Klout’s no good and here’s why

I was recently shocked to see social media thinker David Graham say that the sentiment around Klout is going to change. If anything, the sentiment around Klout is going to die off as more people realise the algorithm and methodologies behind it are seriously flawed.

Klout adds impetus to the saying that “there is no truth, only perception” because it acts as a mouthpiece for it — showing users what it perceives to be the truth about their online personas.

This filter of perception isn’t infallible either, it’s incredibly easy to game it. Yesterday I logged in and gave John Beale (not a bully at all) +K for “Bullying”. The new updated version also takes Wikipedia articles into account, especially ones with a large amount of links embedded in them. Most sycophants have written their own Wikipedia entries, and it’s not hard to rustle up a couple of hundred links either. Telling Twitter the funny things that Klout considers one to be influential on, is also becoming somewhat of an internet meme. Cue the Klout applause.

Graham argues that the fact that Klout is increasing its use of signals from 100 to 400 is a good thing, but that’s only good if the underlying algorithm and methodology is correct in the first place. In this case, when I tweet an old schoolmaster that I hope he has a few beers for the rugby, the Klout algorithm assumes I have Klout when it comes to “Beer”. That couldn’t be further from the case as I’m a “Rum and Coke” man in real life. This happens because Klout incorrectly assumes that this social meta-data is somehow linked to influence and expertise.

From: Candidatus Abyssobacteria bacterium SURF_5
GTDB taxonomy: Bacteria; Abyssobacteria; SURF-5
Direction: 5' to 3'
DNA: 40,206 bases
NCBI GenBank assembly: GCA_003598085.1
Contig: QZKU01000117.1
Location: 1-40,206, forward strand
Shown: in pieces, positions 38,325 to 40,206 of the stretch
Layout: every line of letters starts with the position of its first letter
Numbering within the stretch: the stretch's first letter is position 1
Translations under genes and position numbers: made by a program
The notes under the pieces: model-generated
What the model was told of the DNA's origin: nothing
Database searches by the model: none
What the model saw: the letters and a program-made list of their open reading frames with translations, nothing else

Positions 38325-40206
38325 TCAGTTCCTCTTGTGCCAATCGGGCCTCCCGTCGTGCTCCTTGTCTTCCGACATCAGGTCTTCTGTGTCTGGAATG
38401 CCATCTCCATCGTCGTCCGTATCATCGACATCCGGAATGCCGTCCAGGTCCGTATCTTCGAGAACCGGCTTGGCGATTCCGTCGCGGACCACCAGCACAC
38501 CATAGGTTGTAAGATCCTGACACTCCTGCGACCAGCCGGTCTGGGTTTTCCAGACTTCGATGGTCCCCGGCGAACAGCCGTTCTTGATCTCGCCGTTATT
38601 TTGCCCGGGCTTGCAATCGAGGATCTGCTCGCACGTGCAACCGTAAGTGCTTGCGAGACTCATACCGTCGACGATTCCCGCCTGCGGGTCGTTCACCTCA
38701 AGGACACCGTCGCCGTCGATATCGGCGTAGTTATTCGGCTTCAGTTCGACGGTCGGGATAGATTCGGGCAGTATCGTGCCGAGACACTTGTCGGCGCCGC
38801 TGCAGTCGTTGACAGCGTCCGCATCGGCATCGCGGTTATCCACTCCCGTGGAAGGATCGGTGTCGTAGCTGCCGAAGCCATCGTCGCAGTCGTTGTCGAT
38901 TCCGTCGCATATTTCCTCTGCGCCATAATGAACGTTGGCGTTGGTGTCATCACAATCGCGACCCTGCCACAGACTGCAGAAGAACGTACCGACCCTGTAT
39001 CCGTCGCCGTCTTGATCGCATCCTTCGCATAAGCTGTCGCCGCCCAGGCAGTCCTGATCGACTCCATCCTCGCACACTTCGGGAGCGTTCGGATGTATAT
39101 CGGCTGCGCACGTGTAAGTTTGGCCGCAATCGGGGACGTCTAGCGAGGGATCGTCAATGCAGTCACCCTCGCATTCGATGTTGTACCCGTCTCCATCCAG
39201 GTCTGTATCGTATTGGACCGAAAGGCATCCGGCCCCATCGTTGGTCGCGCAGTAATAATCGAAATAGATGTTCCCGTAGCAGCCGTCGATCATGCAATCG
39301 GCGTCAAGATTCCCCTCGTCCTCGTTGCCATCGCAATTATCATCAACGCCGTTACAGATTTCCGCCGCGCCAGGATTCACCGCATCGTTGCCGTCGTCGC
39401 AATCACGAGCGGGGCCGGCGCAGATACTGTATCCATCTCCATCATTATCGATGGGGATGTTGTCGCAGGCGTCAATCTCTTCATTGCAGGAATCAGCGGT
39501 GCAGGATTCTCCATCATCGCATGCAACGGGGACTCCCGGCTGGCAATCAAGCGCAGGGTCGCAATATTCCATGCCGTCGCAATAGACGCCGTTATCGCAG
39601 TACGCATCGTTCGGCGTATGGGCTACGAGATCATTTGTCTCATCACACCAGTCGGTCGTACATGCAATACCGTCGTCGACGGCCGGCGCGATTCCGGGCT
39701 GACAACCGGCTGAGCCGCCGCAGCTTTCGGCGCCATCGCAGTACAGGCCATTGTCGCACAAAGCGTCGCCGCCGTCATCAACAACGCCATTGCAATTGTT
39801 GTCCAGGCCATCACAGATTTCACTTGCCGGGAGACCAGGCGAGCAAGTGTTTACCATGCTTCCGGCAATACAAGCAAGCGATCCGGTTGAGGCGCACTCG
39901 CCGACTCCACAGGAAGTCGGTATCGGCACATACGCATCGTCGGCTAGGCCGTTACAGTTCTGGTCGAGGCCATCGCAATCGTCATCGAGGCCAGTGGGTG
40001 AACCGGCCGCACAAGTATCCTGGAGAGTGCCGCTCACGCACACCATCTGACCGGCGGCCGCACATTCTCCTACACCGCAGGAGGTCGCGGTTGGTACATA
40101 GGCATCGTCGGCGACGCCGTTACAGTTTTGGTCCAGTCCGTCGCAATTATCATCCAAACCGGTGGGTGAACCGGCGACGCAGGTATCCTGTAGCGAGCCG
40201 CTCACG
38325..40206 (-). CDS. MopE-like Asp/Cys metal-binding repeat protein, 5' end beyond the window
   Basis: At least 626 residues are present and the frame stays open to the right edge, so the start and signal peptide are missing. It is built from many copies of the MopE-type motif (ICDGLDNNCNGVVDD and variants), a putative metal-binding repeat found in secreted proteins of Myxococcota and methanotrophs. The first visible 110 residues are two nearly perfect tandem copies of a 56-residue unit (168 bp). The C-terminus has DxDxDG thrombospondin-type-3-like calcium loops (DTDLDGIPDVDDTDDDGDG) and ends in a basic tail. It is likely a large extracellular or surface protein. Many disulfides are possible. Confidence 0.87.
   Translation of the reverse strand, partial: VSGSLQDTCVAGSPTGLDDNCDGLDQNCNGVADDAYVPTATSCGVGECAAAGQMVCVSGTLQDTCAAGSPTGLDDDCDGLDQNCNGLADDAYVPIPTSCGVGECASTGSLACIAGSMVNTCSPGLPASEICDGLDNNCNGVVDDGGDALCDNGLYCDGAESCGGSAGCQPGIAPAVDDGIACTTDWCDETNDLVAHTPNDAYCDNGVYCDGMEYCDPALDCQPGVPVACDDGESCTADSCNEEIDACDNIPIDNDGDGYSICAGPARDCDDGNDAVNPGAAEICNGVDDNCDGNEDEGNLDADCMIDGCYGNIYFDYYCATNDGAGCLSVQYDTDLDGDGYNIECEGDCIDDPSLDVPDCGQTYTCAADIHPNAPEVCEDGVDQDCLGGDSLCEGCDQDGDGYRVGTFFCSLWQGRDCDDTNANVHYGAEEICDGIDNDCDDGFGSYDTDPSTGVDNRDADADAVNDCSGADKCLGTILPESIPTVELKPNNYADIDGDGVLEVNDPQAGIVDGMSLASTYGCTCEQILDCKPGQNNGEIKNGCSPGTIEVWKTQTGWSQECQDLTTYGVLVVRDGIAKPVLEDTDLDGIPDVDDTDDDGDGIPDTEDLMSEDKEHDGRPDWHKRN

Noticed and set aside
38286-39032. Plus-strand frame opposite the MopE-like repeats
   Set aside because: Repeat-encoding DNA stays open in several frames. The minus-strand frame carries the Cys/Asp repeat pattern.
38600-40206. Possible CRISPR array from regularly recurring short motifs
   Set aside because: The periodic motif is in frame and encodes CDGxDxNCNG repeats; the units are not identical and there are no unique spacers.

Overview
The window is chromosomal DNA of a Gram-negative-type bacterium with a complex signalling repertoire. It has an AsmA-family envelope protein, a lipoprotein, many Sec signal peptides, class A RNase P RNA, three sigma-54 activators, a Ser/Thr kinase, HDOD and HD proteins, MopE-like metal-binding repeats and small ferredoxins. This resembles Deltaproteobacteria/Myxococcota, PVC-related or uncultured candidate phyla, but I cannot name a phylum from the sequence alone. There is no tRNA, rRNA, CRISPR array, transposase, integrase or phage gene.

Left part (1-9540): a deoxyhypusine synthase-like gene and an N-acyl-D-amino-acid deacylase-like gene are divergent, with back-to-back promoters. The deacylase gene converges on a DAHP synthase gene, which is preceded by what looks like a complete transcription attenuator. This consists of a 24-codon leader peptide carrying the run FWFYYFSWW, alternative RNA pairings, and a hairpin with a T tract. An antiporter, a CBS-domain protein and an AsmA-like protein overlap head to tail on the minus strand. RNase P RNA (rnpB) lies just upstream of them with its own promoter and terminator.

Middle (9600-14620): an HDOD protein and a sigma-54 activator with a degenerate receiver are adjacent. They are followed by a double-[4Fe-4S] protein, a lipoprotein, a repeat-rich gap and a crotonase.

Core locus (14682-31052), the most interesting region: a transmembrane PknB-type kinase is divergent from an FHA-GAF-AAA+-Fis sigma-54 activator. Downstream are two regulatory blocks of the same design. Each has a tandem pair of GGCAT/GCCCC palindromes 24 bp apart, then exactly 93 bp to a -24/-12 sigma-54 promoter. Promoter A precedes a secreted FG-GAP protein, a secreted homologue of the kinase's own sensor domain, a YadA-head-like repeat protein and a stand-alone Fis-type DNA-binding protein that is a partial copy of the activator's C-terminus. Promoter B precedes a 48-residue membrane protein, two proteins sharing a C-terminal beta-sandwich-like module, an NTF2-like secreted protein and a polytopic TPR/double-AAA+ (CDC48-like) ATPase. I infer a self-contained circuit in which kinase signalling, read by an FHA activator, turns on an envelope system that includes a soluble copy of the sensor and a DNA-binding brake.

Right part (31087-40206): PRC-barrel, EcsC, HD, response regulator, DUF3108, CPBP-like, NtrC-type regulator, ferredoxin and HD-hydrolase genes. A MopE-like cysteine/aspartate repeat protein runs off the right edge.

The quantity of data points is not as important as the quality of the data point and the relationship between data points. In the above example, Klout assumes that because I am telling someone to have a beer, that I have influence over them. It doesn’t take into account whether that person takes me seriously or not.

What’s worse is that this inaccurate means of judgement is being used in real life scenarios (job interviews) to (ironically) influence people with their decision-making, says CEO Joe Fernandez:
“Klout is basically your social credit score. Consumers should care because it affects the way employers, companies and everyone looks at your ability to spread information as a critical part of the attention economy today.”

Other than the serious methodology flaws, Klout is flawed because it doesn’t accurately portray our interests and influences in real life, merely what we broadcast on the internet. While that’s got more to do with human nature than the makeup of Klout, it is a damaging result of it. If Klout is to be of any use, it is to show us how separated our online persona is from our real life one.



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